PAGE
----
The American Revolution was the colonists' fight for freedom in the New World. It involved the help of spies, women, and people from other countries. The colonists fought against a giant, and they won their freedom from Great Britain against all odds. After winning the impossible, the colonists had a new battle to fight: setting up a new government and nation.
Great Britain passed the Stamp Act and the Townshend Acts, which made colonists angry. Eventually they boycotted and refused to purchase British goods. Great Britain sent soldiers to the colonies, which caused conflict like the Boston Massacre and the Boston Tea Party. "Common Sense" by Thomas Paine helped convince people that they were no longer British citizens. The foundation for the American Revolution had been laid.
When President James Madison declared war on Great Britain for a second time, the War of 1812 began. Problems started when America sent ships out to sea to trade with other countries. The war eventually ended, and the Treaty of Ghent was signed. America earned the respect of the British as a free, independent nation.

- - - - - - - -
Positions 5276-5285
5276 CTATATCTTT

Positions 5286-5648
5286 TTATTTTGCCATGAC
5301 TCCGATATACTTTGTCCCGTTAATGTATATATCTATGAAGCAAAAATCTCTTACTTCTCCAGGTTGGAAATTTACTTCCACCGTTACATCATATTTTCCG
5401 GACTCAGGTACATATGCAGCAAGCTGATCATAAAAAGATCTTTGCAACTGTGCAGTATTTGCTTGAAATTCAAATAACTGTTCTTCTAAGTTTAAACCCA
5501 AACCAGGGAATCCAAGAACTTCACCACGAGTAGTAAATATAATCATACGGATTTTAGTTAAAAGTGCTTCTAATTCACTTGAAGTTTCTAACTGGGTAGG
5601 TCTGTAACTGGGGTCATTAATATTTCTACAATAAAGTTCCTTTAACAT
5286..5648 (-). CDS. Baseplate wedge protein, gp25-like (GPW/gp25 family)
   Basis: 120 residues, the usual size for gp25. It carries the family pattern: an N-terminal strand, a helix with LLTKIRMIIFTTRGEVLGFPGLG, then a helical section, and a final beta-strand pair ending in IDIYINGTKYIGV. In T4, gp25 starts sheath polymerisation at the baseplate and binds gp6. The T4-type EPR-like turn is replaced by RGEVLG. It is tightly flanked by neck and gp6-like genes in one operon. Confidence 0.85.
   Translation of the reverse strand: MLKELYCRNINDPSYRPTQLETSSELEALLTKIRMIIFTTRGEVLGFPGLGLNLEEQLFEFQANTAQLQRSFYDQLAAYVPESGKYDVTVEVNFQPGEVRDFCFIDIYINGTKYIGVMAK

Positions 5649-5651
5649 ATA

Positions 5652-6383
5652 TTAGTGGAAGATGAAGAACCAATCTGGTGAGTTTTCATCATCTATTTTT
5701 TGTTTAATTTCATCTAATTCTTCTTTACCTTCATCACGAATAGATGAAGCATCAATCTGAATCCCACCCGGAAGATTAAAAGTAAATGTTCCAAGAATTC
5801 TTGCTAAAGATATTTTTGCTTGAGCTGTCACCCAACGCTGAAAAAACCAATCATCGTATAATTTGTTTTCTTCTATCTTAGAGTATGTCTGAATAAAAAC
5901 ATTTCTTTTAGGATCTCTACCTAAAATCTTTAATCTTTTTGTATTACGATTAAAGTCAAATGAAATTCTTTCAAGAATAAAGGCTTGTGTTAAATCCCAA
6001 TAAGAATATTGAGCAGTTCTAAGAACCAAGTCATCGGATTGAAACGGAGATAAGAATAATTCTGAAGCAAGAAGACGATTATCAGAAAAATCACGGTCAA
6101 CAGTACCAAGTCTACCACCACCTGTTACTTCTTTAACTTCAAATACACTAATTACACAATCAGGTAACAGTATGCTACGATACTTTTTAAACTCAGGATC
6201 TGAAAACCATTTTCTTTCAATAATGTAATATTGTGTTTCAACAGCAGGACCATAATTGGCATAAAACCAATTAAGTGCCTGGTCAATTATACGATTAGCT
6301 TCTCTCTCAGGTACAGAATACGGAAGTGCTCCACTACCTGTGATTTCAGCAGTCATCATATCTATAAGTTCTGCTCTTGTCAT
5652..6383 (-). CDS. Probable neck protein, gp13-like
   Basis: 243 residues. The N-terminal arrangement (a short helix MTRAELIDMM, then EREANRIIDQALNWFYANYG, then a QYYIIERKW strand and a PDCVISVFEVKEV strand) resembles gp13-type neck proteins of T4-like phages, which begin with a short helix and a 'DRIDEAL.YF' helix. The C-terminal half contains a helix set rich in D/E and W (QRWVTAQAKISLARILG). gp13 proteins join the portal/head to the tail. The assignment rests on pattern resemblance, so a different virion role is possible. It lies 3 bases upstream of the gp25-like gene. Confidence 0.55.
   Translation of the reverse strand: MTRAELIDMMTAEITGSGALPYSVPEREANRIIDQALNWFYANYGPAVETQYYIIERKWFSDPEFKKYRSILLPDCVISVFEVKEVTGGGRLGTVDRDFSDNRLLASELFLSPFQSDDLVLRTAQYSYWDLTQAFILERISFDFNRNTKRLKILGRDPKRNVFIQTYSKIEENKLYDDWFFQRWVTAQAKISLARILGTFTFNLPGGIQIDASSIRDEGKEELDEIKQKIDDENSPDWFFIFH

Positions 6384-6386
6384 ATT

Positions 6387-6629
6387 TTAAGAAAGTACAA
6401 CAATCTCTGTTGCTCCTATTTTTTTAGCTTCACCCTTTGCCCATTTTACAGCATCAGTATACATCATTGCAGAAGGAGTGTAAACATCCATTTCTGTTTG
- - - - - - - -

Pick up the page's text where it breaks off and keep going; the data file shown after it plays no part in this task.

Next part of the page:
In 1939, another war that would encompass the world began in Europe. World War II began as a conflict of beliefs concerning government among countries in Europe. The United States stayed on the sidelines, unwilling to become involved in the war until Japan attacked a Pacific Fleet of the United States Navy at Pearl Harbor in Hawaii.
Strong willpower turned a humble farmer named George into the President of the United States. This book introduces children to the self-disciplined life of George Washington. Blastoff! Series
An examination of landmark events in the ongoing war against Islamic extremists, spotlighting such incidents as the 9/11 attacks, the invasion of Iraq, and the creation of new democracies.
This title provides a factual and in-depth look at one of the bloodiest battles in American history. Features include a day-by-day breakdown of events, profiles of major figures, and a detailed review of President Lincoln's Gettysburg Address, one of the most important speeches in American history.